Pinterest has been a site where people have gotten their inspirations and ideas for a variety of events and celebrations. From weddings to parties to fashion/home decor/food creations – this site has it all! However, when you look at these possibilities for social and personal interests, the question arises on how Pinterest can be used for professional reasons. I have used Pinterst for both personal and professional interests.
I have items for travel,athletics, and food (of course) ideas, but mainly I have used it as a visual bookmarking platform to save and share info graphics related to various topics. Kristin just wrote a great post on how to use infographics for engineers – these are a great way to communicate visually your data and insights related to your campaign or research study. It is a great platform for visual thinkers – so this is something to keep in mind.
Gini Dietrich also had a great post for PR pros on how they can use the site for their PR efforts, ranging from incorporating this into the employee social media policy to steps to measure the impact of Pinterest pins for your client and brand. Here is a list of some of the tools you can use to measure the impact of Pinterest for your brand from Social Media Today. Understanding the size of the image that will be displayed on Pinterest will also be good to know as well.
With all of these in mind, here are some things to remember when you are using Pinterest for professional reasons:
- Think before you pin: People not only follow just one board, but all of your boards on Pinterest. Keep this in mind in regards to your online reputation.
- Show personality as well as professional interests: People want not only information you can use themselves, but they want to see who you are as a person as well. Have boards for travel adventures, cooking recipes, fashion and shopping, athletics, hobbies, etc.
- Share insights with followers you know will be interested in your content: Use Twitter or Facebook to share videos, infographics, or other useful visual content that may be helpful to others. I have done this with Twitter, and people have been very grateful for these resources for their own classes and even practice.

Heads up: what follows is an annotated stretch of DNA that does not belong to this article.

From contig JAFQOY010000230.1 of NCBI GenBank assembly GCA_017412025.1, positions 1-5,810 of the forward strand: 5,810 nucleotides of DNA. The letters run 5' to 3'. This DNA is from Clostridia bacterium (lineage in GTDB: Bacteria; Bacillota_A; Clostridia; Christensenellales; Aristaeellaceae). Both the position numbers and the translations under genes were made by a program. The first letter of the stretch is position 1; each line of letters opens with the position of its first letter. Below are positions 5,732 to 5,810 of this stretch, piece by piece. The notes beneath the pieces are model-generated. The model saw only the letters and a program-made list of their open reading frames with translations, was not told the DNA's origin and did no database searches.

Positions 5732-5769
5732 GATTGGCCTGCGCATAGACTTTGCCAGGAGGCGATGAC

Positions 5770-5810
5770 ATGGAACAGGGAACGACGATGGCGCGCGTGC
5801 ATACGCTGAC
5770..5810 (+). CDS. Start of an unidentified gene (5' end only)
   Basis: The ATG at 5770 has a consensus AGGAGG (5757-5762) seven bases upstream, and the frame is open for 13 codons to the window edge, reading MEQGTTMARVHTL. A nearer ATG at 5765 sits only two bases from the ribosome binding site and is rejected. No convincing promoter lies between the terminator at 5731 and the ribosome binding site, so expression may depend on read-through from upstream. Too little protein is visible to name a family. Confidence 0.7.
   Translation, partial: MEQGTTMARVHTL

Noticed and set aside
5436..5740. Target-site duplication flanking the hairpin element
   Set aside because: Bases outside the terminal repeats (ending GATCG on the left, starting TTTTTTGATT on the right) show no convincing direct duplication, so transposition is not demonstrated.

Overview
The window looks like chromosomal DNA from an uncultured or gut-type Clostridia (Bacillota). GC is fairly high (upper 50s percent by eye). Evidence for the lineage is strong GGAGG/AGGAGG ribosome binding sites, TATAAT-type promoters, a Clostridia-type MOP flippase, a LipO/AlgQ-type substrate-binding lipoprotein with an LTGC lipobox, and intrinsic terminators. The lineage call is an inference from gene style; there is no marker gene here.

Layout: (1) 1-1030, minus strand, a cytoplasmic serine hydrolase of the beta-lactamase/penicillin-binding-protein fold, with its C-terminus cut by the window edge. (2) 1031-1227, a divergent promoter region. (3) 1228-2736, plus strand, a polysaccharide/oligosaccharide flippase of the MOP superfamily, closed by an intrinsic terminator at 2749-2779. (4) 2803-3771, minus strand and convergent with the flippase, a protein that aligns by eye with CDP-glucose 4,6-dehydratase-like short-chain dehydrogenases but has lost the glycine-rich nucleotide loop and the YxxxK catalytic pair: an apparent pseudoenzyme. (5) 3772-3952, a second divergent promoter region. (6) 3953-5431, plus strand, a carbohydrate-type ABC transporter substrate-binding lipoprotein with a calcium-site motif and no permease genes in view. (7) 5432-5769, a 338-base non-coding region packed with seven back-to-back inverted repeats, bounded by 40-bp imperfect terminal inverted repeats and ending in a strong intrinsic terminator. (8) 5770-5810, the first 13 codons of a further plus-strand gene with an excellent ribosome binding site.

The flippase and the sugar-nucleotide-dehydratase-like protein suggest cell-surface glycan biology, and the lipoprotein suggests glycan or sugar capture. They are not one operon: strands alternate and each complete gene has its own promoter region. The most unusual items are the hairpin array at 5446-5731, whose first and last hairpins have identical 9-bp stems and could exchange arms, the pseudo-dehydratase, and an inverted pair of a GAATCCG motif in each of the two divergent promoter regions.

- Like all social media platforms, you have to be consistent with content: If people are expecting you to have content on a regular basis, you need to make sure to provide it.
- Use the Pinterest Mobile App: This is what I primarily use – and look for various categories that may be interest you and search for content. I have found the technology category to be very useful for social media infographics.
Here are a list of people I follow on Pinterest who have been very generous with sharing their content and insights about various topics of interest (ex. social media, public relations, etc):
- PR News: Great information related to their articles and updates – plus they share updates for their events and tips for inspiration for PR professionals.
- Social@Oglivy: Fabulous infographics and what I really like is the fact they have organized their boards very well – extremely helpful!
- Tom Kelleher: PR professor at the University of Hawaii – has done a great job in using Pinterest to share not only infographics, but also use the platform to share stories and visuals from his Communication department at the University of Hawaii.
- Patrice Cloutier: If you want the latest developments of crisis communications with new media and mobile technologies, Patrice always has the latest developments on Pinterest. Ranging from articles, infographics, and videos – Patrice is a must follow for crisis communication professionals on Pinterest.